Hi Darrel, maybe it is a nonsense, but can assume that dosing EI at higher doses will avoid Mg, K and Fe uptake problems in my GH21+, KH high, lots of Ca++ tank? In other words, adding more means more chances for making them available to plants?Hi all,
I'd definitely keep on dosing the magnesium sulphate (MgSO4.7H2O), one of the effects of having lots of calcium ions (Ca++) is that it interferes with uptake of Mg++ and K+ ions by the plant.
Other chelators are better at high pH levels, but I wouldn't worrry too much. Have a look here: <http://www.ukaps.org/forum/threads/chelated-fe.31529/#post-332352>
Jordi it is the ratio of Ca:Mg and Ca:K that leads to problems with uptake, but it is true that if you have high levels of all the cations these problems are lessened.Hi Darrel, maybe it is a nonsense, but can assume that dosing EI at higher doses will avoid Mg, K and Fe uptake problems in my GH21+, KH high, lots of Ca++ tank? In other words, adding more means more chances for making them available to plants?
Yes, that's exactly what we have to do in orange groves n my area, otherwise the leaves get yellowish. Concerning aquatic plants I have noticed lately that I have to dose a bit higher than the recommended EI values (I know EI standard values are just a reference, not something fix). If I use normal values the symptoms mentioned begin to appear: leaves yellowish with dark green veins. My co2 is right now very high and the flow quite good (thanks to this forum I'm a bit obsessed with this issue, tank rescaped to ensure a perfect circular flow all over the tank length). Not sure if it is a sign of nutrient shortage due to some kind of blocking in my very hard water or due to the fact I am achieving higher biomass than ever. Or probably both. Anyway I wanted to make sure that in case of chemical blocking, adding a surplus was a good strategy.Plants like Citrus may need foliar feeding with magnesium to counteract the effects of high soil calcium.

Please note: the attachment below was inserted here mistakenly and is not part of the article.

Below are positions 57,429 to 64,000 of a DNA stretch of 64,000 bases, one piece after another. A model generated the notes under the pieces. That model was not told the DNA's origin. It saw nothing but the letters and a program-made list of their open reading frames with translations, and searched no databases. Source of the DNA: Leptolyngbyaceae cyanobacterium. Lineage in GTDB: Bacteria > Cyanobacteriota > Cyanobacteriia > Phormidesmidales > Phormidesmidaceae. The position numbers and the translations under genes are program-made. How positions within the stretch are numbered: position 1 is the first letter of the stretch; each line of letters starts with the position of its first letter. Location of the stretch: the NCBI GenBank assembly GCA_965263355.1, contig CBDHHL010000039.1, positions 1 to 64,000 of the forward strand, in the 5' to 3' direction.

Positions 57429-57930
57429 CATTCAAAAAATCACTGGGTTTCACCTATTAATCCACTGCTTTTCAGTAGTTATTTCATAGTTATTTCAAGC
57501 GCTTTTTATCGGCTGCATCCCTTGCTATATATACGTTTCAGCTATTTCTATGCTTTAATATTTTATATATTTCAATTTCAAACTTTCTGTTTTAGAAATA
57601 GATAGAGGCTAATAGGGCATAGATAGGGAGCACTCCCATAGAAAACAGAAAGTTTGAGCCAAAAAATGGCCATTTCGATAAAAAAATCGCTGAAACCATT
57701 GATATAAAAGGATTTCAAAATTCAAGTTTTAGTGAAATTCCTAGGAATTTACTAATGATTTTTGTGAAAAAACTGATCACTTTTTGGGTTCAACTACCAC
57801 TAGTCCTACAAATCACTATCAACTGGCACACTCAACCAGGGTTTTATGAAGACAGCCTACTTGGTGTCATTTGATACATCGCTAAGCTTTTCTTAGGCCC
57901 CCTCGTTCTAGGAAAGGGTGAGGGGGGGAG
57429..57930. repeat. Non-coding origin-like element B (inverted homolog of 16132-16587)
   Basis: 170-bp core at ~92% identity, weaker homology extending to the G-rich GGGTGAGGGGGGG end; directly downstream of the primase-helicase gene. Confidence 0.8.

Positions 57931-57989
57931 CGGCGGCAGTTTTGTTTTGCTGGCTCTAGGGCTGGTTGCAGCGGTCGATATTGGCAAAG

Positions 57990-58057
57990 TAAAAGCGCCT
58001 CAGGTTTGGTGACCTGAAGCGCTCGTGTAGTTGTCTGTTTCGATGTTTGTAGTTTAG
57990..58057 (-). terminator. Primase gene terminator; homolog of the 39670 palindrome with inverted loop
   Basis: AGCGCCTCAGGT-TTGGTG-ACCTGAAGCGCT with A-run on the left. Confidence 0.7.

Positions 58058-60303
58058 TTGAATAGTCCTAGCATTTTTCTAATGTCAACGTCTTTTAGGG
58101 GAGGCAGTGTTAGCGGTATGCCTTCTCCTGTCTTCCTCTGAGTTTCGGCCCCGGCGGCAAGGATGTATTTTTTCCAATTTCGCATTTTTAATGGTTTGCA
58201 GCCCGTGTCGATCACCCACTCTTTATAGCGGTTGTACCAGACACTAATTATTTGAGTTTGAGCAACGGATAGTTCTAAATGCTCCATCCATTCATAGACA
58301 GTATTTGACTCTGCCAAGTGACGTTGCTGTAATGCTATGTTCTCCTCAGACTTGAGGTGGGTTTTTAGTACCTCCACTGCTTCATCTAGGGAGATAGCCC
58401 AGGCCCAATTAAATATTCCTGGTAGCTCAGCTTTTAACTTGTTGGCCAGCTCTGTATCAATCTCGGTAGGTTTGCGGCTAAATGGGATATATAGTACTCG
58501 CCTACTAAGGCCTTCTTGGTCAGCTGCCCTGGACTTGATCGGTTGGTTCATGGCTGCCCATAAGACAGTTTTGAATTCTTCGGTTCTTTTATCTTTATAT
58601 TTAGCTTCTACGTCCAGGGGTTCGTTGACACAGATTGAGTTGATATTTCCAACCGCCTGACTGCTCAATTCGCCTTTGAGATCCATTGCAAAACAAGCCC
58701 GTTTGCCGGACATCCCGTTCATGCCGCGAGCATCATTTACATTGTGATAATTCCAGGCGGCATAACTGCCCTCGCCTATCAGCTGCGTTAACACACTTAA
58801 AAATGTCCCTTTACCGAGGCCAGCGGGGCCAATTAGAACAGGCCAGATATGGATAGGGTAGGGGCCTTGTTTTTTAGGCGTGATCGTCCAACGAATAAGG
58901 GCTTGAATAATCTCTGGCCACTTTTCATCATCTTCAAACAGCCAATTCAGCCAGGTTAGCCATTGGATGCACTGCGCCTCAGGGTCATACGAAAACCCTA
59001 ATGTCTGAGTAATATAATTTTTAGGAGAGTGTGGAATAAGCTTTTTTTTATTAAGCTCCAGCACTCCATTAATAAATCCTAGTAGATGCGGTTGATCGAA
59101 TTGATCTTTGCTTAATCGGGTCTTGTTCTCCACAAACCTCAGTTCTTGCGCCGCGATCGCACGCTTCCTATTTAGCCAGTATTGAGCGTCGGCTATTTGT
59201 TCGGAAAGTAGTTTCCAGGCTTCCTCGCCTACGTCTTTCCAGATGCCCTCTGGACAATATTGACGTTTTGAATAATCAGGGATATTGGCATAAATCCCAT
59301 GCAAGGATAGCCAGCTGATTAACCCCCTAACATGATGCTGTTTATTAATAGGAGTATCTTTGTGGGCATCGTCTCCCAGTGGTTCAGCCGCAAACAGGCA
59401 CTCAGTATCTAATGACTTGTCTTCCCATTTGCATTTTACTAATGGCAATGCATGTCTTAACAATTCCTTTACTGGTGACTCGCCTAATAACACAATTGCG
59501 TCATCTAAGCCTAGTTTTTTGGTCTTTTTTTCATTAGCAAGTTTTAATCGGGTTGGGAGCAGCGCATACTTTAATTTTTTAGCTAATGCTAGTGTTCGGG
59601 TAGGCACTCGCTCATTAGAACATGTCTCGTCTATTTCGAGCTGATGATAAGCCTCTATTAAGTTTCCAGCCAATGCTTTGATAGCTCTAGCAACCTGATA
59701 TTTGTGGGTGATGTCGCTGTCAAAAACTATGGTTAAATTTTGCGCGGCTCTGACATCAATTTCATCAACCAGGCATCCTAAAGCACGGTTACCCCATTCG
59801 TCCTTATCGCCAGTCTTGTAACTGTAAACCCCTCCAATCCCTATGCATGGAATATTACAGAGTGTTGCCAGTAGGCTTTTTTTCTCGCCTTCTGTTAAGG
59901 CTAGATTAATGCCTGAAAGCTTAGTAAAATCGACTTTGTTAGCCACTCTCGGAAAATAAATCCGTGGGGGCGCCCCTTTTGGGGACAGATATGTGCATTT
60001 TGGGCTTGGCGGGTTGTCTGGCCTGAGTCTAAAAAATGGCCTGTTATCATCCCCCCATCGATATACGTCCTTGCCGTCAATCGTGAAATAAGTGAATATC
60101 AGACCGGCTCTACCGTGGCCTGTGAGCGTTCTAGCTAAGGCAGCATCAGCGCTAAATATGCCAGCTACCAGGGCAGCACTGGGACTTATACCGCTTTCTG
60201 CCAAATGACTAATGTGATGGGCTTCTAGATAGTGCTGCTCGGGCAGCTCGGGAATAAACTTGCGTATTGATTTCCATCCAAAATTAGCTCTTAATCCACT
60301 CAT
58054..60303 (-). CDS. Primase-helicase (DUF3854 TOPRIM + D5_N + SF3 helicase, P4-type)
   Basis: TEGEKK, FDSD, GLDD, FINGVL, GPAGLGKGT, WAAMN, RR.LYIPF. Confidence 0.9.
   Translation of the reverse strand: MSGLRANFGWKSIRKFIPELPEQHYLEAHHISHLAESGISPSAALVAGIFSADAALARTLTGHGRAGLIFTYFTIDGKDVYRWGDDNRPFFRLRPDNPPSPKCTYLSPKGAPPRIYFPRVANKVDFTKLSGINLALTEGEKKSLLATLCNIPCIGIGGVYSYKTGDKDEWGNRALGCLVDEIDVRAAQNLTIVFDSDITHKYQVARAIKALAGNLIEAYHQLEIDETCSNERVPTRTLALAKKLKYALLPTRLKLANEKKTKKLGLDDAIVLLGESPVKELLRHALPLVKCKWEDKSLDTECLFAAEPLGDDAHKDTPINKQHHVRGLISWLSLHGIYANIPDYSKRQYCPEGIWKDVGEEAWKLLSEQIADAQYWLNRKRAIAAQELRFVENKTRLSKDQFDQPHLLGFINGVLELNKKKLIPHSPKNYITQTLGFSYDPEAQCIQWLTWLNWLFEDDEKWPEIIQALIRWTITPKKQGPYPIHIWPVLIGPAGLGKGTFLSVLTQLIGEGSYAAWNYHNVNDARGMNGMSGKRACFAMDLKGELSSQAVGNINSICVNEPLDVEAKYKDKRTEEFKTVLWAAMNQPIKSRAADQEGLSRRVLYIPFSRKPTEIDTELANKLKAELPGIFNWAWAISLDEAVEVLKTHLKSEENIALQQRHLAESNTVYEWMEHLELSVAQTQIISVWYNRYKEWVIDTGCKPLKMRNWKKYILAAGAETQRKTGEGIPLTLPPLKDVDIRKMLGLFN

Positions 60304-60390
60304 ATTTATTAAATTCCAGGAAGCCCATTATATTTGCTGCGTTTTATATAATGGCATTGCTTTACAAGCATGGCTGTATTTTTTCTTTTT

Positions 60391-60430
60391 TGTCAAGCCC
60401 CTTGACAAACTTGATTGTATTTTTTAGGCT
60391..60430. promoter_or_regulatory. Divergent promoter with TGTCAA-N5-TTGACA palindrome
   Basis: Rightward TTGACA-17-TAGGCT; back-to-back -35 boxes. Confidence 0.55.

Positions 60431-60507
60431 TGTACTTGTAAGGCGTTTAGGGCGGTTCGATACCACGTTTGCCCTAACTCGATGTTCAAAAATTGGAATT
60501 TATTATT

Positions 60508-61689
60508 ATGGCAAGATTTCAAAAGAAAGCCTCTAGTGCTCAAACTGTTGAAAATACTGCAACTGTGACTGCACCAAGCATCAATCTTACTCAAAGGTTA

Hi mate. Your link doesn't breach rules, fluid sensor are also one of our sponsors.Hi Chka,
From my understanding, and I am sure others will correct my if I am wrong, the ADA soil should really be considered more like a storage container rather than a nutrient source. That's where the CEC level (Cation Exchange Capacity) comes in, i.e. how much of the nutrients your ADA soil can hold. I believe ADA soil is very high and so will hold a lot of nutrients. But you will need to constantly replenish the storage container, hence the required dosing. Having a higher CEC level means basically if you miss a dose or two of the ferts it won't matter as much as something with a lower CEC level such as "normal gravel."
For the dosing I always use the Nutrient Companies dosing calculator which can be found at the web address below (they link directly to Fluidsensoronline where you can buy the nutrients):
***I apologise now if I am not supposed to link to external websites. Moderators ; Please feel free to remove the link if it breaches rules***
I hope that helps. I am still new to the game but this is what I have learnt so far and as I say I am sure others will put me right if I am wrong.
Yes, this is wrong. Amazonia is extremely high in nutrient content. It is also clay which has a high CEC.From my understanding, and I am sure others will correct my if I am wrong, the ADA soil should really be considered more like a storage container rather than a nutrient source.
I'm a bit dubious about this. When I started keeping fish "aged water" was regarded as having all sorts of beneficial properties, and fish like Discus were impossible to keep. As soon as people started changing a lot more water Discus etc became a lot more keepable. A lot of the drinking water in the USA is very heavily chlorinated, and I think that is where a lot of this comes from.I ask because the fish I keep do not react well to water changes (Channa spp.), and I have to keep the frequency down as result of this.
You can add minimal amounts of fertiliser, either regularly as weekly 1/10 EI, or via something like the <"Duckweed Index">.Would it be safe to dose to1/4 of the recommended or something like that? I don't want to pollute the water with excess nutrients but I do the want the plants to do well.
You won't pollute the water with excess nutrients, fish can withstand 100's ppm of EI salts, but you will pollute the water with organic waste. The 50% weekly water change isn't just to "reset the nutrient levels" it is mainly to get rid of all the organic waste produced by the plants when running EI. If you don't remove the organic waste algae will have a field day eventually.Would it be safe to dose to1/4 of the recommended or something like that? I don't want to pollute the water with excess nutrients but I do the want the plants to do well.